BSF are produced throughout the world. I believe this is now accepted as fact. With diversity of location of BSF production facilities come equal levels of diversity in methods employed to produce the BSF as well as the regulations setting the standards.
This triangulated platform results in complexities in the system as far as traceability of BSF products (i.e., where are they produced, what were they fed, how were they harvested, processed, packaged, and distributed). More specifically, how do we know that BSF produced in one location and sold in another are meeting the regulations in place at either the origin or distribution point? Can we verify that methods used to produce BSF are actually the methods used? Can we take a company at its word (rhetorical)?
Organizations, such as the EU or AAFCO, take such matters seriously. Any product manufactured and not meeting the regulations within a location where sales are actually taking place is a real-life concern. Such approaches put an industry that we all recognize as young and growing at an extraordinary level at risk of being mortality impacted.
One producer generating product on a resource not approved for the identified use (e.g., poultry or aquaculture feed) could be a death nell for the industry. I implore us all to be cognizant of these regulations when we attempt to sell BSF in our home nations or abroad.
If you are not certain about these regulations, reach out to the appropriate organization in your region (e.g., IPIFF for EU or NACIA for the USA). They are in place to help producers navigate the regulatory maze that exists. Doing so could be the difference between an industry being recognized as a key contributor to global agriculture or a pariah that is shut down.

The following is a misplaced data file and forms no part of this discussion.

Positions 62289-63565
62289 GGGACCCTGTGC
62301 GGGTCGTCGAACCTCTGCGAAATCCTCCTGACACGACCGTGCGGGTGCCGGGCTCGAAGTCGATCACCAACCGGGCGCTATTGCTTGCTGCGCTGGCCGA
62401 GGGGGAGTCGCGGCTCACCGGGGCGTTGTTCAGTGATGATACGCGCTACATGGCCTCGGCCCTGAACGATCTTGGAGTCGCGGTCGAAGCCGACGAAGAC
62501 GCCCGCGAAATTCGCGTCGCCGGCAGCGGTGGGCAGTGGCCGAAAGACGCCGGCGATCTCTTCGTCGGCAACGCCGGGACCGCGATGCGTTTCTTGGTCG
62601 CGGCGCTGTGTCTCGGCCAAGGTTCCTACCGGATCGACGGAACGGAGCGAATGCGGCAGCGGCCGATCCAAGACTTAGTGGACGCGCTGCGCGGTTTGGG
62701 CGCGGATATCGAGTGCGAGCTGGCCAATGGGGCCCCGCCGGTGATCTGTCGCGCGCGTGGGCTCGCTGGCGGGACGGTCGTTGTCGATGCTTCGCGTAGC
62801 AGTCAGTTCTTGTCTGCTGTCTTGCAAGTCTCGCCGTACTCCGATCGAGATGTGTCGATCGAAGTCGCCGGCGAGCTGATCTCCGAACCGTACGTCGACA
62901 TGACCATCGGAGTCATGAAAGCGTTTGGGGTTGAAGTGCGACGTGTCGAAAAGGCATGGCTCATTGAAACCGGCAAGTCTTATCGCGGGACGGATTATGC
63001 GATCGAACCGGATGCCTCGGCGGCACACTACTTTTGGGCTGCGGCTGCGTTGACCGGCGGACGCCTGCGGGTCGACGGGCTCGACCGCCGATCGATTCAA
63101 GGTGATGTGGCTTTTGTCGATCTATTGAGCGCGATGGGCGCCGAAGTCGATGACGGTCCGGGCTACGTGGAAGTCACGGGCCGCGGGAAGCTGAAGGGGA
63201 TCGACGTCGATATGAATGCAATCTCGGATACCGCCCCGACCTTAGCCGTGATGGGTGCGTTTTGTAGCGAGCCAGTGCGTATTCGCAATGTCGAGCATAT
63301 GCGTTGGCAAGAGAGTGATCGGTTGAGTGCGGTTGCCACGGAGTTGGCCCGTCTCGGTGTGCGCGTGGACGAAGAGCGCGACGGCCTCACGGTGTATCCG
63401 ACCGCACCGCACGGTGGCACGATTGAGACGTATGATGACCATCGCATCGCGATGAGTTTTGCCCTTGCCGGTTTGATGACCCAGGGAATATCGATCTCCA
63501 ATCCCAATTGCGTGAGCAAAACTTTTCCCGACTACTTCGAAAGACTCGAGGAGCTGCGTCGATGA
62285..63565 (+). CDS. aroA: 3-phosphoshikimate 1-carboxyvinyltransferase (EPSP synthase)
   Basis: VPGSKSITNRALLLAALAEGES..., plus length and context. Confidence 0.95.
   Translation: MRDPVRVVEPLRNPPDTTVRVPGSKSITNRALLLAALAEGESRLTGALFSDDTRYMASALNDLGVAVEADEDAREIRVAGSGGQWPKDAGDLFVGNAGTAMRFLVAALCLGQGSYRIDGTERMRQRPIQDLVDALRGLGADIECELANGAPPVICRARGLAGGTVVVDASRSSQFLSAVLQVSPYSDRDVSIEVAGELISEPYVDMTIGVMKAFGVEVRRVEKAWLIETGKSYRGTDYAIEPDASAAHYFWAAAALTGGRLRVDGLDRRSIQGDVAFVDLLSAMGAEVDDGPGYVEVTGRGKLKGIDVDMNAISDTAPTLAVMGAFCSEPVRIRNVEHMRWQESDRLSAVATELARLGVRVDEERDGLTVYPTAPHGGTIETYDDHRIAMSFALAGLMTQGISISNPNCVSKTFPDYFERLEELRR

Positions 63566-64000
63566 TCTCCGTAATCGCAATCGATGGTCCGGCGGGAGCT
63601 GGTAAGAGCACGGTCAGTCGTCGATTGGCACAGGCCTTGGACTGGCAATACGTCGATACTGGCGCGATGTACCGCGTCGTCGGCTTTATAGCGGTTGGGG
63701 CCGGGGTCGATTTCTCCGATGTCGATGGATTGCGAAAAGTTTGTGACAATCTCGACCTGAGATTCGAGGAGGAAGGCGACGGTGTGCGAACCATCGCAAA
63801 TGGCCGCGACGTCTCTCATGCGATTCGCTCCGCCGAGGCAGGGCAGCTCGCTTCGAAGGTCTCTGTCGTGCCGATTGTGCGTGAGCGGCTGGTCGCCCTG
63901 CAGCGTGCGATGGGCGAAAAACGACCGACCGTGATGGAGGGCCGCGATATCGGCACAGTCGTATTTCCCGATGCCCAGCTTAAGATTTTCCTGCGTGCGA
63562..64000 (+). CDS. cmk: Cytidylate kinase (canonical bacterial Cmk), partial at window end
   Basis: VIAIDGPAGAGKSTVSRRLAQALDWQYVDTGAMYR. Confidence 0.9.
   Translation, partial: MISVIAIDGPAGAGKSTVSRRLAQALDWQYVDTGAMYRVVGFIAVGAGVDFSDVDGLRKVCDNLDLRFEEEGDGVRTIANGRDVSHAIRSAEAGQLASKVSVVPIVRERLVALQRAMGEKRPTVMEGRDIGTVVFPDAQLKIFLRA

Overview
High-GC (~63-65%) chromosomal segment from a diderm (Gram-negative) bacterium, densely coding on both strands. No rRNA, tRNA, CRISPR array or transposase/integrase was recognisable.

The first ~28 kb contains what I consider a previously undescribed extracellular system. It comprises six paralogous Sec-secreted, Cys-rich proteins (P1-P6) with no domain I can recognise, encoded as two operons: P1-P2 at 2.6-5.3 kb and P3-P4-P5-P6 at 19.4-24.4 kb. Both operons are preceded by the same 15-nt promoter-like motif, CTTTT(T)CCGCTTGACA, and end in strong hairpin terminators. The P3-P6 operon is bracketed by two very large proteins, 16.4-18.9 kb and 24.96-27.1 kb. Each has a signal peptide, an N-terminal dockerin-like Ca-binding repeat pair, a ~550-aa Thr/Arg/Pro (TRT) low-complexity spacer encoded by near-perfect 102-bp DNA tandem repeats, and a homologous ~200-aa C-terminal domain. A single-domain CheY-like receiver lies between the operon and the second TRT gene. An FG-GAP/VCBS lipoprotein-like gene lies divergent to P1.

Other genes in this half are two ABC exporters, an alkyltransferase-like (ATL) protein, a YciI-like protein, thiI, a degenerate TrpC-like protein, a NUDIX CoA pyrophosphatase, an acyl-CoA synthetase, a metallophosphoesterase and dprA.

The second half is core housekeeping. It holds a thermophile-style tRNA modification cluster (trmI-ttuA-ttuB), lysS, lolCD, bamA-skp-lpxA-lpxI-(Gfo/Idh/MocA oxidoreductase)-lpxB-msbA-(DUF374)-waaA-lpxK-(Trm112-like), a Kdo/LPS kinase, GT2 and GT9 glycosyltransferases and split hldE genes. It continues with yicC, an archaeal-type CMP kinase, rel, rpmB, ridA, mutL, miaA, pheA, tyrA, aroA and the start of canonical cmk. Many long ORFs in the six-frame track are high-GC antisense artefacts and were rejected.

With this being said- I would like to draw your attention to the following publication. The authors lay out a great experiment examining contaminants potentially moving through a BSF system into the feed stream for fish. More studies, such as this one, are needed for sure as they provide guidance on what the BSF industry can do presently, where hurdles exist (which could result in research leading to solutions), and how to best move forward.
Biancarosa, I., V. Sele, I. Belghit, R. Ørnsrud, E.-J. Lock, and H. Amlund. 2019. Replacing fish meal with insect meal in the diet of Atlantic salmon (Salmo salar) does not impact the amount of contaminants in the feed and it lowers accumulation of arsenic in the fillet. Food Additives & Contaminants: Part A 36: 1191-1205.
Insects as Food & Feed in the News.....
Insects as Good as Steak (UK)- Discussion of insects (BSF) as a feed ingredient for pets. I am glad to know the industry is exploring other opportunities. And, I am sure dogs and cats alike will consume insect protein if in the correct formulation. Personally, I will take the steak. :)
New Plant on Mealworms (Switzerland)- Bühler plans to a mealworm plant (2300 square meters)- things are getting interesting!
Jeffery K. Tomberlin, PhD, Personally prefers beef but will gladly let Milo & Bailey eat insect-based food if they like (our canine family members)
Individuals with over 25 years research experience with the black soldier fly. We are passionate about the science behind the black soldier fly and its ability to convert waste to protein.
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